At the national level, the Shiite religious parties have begun making it clear that implementing Islamic law is among their highest priorities.
The four grand ayatollahs in Najaf are jointly called “the Source” (al-marja`iyyah), i.e. the source of authority that must be blindly obeyed (taqlid) on religious issues. Shaikh Ibrahim Ibrahimi, a representative of Grand Ayatollah Muhammad Ishaq al-Fayyad, issued a suprise communique, according to AFP. Al-Fayyad is originally from Afghanistan, but came to Najaf at the age of ten many decades ago.
I was originally going to quote the AFP translation of the statement, but found it wrong in a couple of places and have made my own:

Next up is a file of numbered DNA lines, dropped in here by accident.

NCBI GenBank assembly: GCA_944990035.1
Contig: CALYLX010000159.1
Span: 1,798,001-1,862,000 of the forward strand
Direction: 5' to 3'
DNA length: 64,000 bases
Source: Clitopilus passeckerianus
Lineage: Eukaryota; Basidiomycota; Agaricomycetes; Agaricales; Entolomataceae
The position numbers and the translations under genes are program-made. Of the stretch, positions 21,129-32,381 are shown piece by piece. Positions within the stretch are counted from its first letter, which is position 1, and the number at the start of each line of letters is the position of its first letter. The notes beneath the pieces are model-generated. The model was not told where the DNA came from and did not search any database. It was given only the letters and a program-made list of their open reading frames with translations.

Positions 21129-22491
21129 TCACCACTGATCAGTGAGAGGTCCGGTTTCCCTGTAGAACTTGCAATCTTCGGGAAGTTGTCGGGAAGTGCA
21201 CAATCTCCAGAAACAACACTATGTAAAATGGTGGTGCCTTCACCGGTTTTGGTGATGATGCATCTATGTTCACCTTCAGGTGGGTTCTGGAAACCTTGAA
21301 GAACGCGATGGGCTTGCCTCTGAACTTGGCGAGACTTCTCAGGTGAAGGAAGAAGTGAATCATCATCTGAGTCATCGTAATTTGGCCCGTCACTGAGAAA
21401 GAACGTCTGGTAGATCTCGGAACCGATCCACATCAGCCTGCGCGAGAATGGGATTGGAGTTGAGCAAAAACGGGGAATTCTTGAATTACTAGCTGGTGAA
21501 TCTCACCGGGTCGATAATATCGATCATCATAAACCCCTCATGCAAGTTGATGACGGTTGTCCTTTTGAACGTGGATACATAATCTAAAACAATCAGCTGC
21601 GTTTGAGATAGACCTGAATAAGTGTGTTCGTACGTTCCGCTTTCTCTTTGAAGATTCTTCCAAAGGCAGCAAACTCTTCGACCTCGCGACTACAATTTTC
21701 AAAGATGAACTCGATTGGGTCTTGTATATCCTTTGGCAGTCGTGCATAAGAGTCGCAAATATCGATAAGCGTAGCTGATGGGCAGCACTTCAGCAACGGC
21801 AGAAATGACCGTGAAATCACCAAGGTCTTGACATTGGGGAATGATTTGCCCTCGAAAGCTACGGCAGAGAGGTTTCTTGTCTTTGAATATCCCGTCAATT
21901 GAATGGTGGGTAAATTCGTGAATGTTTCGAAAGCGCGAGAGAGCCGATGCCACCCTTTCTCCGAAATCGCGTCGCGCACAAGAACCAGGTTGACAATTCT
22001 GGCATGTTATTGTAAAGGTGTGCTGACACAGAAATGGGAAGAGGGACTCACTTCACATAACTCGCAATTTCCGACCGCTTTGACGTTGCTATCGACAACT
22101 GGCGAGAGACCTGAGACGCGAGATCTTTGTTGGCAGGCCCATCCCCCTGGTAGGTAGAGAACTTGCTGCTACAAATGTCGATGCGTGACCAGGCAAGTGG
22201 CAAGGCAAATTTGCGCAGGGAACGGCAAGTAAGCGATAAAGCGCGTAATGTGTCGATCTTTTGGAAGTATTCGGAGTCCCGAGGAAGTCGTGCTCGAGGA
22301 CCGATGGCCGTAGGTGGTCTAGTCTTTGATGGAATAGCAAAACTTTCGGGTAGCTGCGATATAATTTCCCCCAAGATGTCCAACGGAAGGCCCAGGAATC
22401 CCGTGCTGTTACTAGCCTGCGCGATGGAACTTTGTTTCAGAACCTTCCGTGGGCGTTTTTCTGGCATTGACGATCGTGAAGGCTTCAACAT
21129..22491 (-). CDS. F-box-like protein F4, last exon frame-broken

“All the clerics and the sources of authority, and most of the Muslim Iraqi people, emphatically request the state and the national parliament that Islam be, in the permanent Iraqi constitution, the sole source of legislation in Iraq, and that any article or law be struck from the permanent constitution if it contravenes Islam . . . [this matter] is non-negotiable . . . [we warn against] changing the face of Iraq or separating religion and state, for therein lie dangers that will bring unfortunate results, which is rejected by all the clerics and high religious authorities . . . [We warn against] the dangers of undertaking derisory actions that hurt the feelings of Muslims, such as conscripting Muslim girls and publishing their pictures with foreign military trainers in magazines and daily newspapers . . . That has a negative influence on the government, which stands, today, in the most urgent need of popular support.”